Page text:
There are huge hurdles to overcome and still some more to work on as the show progresses, but as an experiment within multi disciplinary theatre its been a super interesting challenge and well worth a watch/listen, especially if you’re interested in VR.
The show just finished a 2 week run at Shoreditch Town Hall and will play at Arts Depot in Finchley for another week. Check it out here:
I’ll be posting a little more about the process soon, a few photos and trailer below!
2017, Its about time for a round up of last year. This will be the longest post i’ll be doing for a while but I’m hoping to post much more frequently!
I started the year in New York after workshopping The Kid Stays in the Picture with Ben Grant as associate, and Simon Mcburney Directing. We worked with 7 US Actors for a few weeks and it was incredibly fun. At the same time I was stepping in to operate The Encounter on Broadway over New Year, again a lot of hard work but having been part of the show for years previously and now getting a chance to go back in and learn the op again it was very rewarding.
In early January I led my first design transferring to St Ann's Warehouse over the bridge from Manhattan in DUMBO, Brooklyn. An incredble space to work in, with it's own challenges, though the view from the back door has to be a highlight.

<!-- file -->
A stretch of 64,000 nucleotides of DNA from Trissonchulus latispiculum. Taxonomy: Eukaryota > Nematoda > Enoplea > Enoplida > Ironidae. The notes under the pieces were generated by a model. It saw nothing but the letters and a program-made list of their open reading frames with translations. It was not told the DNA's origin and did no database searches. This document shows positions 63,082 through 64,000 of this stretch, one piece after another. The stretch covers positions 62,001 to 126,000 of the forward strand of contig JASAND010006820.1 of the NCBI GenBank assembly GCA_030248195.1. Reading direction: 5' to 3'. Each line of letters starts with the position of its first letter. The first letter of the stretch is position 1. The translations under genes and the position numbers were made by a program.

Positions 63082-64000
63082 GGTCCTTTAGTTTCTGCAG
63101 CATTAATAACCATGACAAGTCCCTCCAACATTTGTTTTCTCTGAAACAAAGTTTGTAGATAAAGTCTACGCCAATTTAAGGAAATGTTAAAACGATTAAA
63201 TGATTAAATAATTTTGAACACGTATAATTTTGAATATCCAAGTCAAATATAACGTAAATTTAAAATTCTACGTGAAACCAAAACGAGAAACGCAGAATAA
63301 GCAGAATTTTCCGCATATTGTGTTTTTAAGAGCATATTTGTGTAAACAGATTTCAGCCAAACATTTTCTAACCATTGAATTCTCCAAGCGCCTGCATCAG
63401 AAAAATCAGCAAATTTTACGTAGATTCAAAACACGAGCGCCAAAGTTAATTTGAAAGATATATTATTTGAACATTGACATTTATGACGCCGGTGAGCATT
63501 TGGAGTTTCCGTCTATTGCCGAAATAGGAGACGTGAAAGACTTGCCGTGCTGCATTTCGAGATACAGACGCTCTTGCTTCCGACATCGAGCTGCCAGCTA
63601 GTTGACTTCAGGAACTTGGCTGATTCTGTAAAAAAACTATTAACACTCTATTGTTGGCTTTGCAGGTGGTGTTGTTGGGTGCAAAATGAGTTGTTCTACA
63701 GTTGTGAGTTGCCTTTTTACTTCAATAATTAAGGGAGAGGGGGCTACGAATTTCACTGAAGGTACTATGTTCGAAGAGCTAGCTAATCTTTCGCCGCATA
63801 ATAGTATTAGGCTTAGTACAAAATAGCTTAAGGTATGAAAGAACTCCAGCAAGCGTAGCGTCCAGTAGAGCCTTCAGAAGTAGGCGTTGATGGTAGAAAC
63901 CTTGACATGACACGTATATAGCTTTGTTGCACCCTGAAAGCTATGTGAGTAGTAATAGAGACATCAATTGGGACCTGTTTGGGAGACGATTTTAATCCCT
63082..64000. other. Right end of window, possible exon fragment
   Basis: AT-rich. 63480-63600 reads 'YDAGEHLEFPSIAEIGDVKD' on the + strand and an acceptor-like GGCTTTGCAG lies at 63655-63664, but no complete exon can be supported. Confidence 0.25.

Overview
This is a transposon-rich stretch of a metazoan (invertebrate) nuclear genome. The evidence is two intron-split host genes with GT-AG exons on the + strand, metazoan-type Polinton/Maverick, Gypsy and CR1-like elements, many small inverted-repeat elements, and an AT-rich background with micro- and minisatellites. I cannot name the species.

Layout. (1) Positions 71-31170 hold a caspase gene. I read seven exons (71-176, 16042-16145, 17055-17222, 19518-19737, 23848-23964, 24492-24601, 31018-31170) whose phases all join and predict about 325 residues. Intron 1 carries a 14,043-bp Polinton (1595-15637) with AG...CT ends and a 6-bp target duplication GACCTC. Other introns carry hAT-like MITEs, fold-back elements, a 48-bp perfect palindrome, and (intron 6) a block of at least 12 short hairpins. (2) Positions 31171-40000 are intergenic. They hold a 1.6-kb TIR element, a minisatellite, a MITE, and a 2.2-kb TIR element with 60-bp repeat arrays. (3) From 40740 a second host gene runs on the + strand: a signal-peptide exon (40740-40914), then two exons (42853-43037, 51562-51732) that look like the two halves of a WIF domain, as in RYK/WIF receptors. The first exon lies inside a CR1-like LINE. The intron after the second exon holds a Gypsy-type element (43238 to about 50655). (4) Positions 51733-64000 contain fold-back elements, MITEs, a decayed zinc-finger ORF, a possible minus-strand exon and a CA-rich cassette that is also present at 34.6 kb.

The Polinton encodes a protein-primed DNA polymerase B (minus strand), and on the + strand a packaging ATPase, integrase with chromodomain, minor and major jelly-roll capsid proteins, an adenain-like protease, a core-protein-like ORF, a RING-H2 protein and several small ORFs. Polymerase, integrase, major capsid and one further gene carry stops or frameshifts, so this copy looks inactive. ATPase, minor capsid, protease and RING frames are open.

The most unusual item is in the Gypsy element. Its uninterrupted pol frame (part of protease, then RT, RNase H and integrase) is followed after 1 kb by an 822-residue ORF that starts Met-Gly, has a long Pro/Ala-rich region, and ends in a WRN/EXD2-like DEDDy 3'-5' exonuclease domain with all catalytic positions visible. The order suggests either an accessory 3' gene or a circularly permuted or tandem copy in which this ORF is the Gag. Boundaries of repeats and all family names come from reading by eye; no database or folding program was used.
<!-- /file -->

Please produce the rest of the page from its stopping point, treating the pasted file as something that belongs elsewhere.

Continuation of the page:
The show was Phyllida Lloyd's The Tempest. The third all female Shakespeare piece set in a women's prison. I led a great team at St Ann's and we updated a fair amount of the system compared to the original version in Kings Cross. I also switched from an SD9 to the in-house Yamaha CL3 which took some re-programming but was a fairly smooth transition. After some recommendations I also decided to use Valhalla room through Mainstage as an effects processor and it was great, especially as the cost implications are so minimal. We also went with a pretty much full Meyer speaker system which suited the shows content, the Sound Design isn’t particularly subtle so these provided a good impact for the upfront content to the audience.
In February I came back to the UK and began the rehearsal period for The Kid Stays in the Picture at the Royal Court, the same show we were workshopping at the end of 2016. I loved working at the Royal Court and once again was met by an astonishing team. Ben Grant as Associate. We had a brilliant set of operators Yamina Mezeli and Neil Dewar, alongside David, Maddy and Alice as part of the Theatre team. The show was technically complex for all departments and I had to come up with some interesting ways to react to the show's ever evolving set of needs. It’s a very engaging process to create with Simon and we were constantly reacting and refining throughout.
At the same time Ben and I re-mounted Beware of Pity at the Barbican Theatre, which we had made with Simon the previous year at the Schabuhne theatre in Berlin. It was my first design to be live streamed on youtube outside of The Encounter. They did an excellent job of capturing the audio for the show and I took 3 days of listening and tweaking the final product, heres a link to the Q&A of the Director, Simon Mcburney and Artistic Director of the Schaubuhne Theatre, Thomas Ostermeier.
The Kid Stays in the Picture was a highlight of the year and I hope we can go back to the show over the next few years and continue the work we started.